Inorganic polyphosphate in the marine environment: field observations and new analytical techniques
Diaz, Julia M.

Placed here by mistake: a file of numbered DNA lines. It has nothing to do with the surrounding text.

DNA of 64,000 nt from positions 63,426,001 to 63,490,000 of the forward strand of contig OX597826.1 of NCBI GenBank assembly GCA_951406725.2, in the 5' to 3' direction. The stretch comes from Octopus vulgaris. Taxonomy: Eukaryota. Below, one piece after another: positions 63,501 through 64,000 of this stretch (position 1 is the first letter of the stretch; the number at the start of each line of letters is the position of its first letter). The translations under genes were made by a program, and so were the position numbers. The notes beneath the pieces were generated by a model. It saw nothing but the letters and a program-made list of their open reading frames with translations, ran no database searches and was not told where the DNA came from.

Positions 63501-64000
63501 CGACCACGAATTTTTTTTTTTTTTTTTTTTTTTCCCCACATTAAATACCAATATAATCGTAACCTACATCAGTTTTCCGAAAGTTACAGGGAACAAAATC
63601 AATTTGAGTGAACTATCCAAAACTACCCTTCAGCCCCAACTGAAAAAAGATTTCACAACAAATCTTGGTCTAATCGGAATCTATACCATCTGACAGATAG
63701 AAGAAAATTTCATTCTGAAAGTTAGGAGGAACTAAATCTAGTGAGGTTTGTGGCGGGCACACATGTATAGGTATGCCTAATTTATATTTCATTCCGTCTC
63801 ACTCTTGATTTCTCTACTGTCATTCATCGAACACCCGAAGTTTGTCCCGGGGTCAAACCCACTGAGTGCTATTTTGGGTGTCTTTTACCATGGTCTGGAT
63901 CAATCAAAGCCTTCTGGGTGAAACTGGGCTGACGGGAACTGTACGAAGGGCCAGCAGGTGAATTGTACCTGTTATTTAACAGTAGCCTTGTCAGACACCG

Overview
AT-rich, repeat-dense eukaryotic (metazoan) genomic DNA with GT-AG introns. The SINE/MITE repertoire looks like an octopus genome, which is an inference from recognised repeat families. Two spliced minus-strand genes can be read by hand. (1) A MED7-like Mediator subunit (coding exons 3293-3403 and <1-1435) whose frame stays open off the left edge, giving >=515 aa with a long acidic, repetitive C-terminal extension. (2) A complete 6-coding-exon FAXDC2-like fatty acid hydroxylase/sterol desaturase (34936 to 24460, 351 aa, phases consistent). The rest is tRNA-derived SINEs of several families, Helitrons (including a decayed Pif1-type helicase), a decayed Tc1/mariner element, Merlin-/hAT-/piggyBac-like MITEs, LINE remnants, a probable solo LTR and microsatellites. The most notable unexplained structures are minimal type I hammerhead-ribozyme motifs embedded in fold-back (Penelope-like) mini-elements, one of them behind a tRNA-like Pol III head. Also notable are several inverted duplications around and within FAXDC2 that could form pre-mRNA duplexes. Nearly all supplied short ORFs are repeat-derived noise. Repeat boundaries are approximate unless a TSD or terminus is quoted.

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Phosphorus (P) is a requirement for biological growth, but this vital nutrient is present at low or limiting concentrations across vast areas of the global surface ocean. Inorganic polyphosphate (poly-P), a linear polymer of at least three orthophosphate units, is one component of the marine P cycle that has been relatively overlooked as compared to other P species, owing in part to a lack of routine analytical techniques that cleanly evaluate it within samples. This thesis demonstrates that inorganic poly-P is a quantitatively significant and dynamic component of the global marine P cycle while also establishing two new techniques for its analysis in biological and environmental samples. In Chapter 2, experiments using the freshwater algae Chlamydomonas sp. and Chlorella sp. illustrate X-ray fluorescence spectromicroscopy as a powerful tool for the sub-micron scale assessment of poly-P composition in organisms. This method enabled the discovery, detailed in Chapter 3, of a mechanism for the long-term sequestration of the vital nutrient P from marine systems via the initial formation of poly-P in surface waters and its eventual transformation into the mineral apatite within sediments. The importance of marine poly-P is furthermore established in Chapter 3 by observations showing that naturally-occurring poly-P represents 7-11% of total P in particles and dissolved matter in Effingham Inlet, a eutrophic fjord located on Vancouver Island, British Columbia. In Chapter 4, a new fluorometric protocol based on the interaction of inorganic poly-P with 4',6-diamidino-2-phenylindole (DAPI) is established as a technique for the direct quantification of poly-P in environmental samples. Chapter 5 presents work from Effingham Inlet utilizing this method that show that inorganic poly-P plays a significant role in the redox-sensitive cycling of P in natural systems.